Budget to force Judiciary to cut back/cut down
by Mindy Fothergill, KUAM News
Court director of policy, planning and communications Dan Tydingco says lawmakers' decision on the Fiscal Year 2006 budget has forced the local Judiciary to not only pinch pennies, but figure out where to make cuts. Despite justifying its request for an increase for the coming year during budget hearings a few months ago, Tydingco says lawmakers still left the courts nearly a million dollars short of their request.
The courts, unlike the executive and legislative branches, have yet to restore increments to its employees. Additionally, the judiciary requested lawmakers consider raises for the six trial court judges who haven't seen increases in their pay in fifteen years. "Unfortunately we didn't get an opportunity to elaborate any further," Tydingco told KUAM News. "Obviously they thought that whatever testimony we had proffered during the public hearing a few months back was sufficient enough."
Tydingco says with $900,000 less than they were expecting, court officials are going back and crunching the numbers for operations and personnel. "We're sitting down with our financial management people and all of the divisions to figure out how we can best approach giving the employees the increments, despite having been insufficiently funded. So what we're going to have to consider is what impact that's going to have on the existing personnel vacancy levels that we have," he continued.
Among the cuts will be not filling vacancies and cutting back on travel, supply and utility costs. Judiciary Committee chair Senator Robert Klitzkie (R) maintains the budget bill gives the courts enough money to restore increments and function for the next year. "The Court got one of the biggest raises of any government agency," he assessed. The second-term policymaker also said, "They got a couple million dollars more than they got last year - [an] 11.7% increase. When we got to the Court's budget I explained that there was money in the budget to fund salary increments for all Court employees but there was no money for travel, and vacant positions were not funded but there was money in the budget to pay salary increments for employees."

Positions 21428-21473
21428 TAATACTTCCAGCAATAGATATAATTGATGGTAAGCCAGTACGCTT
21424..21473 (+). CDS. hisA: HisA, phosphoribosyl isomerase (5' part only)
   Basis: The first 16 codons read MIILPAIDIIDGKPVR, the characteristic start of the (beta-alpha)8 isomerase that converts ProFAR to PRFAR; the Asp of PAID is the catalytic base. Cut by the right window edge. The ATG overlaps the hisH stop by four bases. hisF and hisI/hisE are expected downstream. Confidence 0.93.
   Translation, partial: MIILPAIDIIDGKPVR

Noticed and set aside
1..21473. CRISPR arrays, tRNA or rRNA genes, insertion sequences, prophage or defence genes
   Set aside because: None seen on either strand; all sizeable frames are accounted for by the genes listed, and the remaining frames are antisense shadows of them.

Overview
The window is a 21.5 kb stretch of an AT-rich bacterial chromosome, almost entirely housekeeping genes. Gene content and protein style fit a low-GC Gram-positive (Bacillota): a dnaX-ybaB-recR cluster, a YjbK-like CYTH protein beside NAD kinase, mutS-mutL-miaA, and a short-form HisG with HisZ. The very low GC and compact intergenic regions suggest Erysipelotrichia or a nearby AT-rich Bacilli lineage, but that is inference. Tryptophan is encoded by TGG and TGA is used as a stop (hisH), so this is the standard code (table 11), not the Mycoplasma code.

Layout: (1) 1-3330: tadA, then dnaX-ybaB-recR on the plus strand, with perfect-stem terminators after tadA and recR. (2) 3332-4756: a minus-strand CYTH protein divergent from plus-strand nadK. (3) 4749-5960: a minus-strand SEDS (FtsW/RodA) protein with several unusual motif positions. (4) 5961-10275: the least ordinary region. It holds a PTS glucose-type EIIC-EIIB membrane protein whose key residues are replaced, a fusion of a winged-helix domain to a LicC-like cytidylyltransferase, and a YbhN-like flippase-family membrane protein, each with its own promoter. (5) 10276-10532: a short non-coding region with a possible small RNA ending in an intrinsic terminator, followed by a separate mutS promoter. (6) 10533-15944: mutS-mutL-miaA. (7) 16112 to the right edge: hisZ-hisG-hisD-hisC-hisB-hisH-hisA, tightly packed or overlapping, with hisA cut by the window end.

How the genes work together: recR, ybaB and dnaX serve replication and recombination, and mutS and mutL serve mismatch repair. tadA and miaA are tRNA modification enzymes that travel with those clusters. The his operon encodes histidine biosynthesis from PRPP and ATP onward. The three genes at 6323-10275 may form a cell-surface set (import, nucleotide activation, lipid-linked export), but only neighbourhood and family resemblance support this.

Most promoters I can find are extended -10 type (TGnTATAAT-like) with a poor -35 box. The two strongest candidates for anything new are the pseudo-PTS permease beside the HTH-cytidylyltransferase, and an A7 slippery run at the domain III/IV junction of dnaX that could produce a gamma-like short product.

In fact, the Judiciary will receive a little more than $20 million for FY2006, but Tydingco maintains the Court may be back at the Legislature's door this time next year, if funds start running short. "There's a characterization in there that for example, there was several hundred thousand dollars, which are federal funds. That's not in the mix," explained Tydingco. "They're including that in the mix. When we did our presentation of the budget, the total appropriations we had sought again just strictly for the increments of the employees; altogether we're still short over $900,000."
• Click here to see the Fiscal Year 2006 budget as passed by the
28th Guam Legislature
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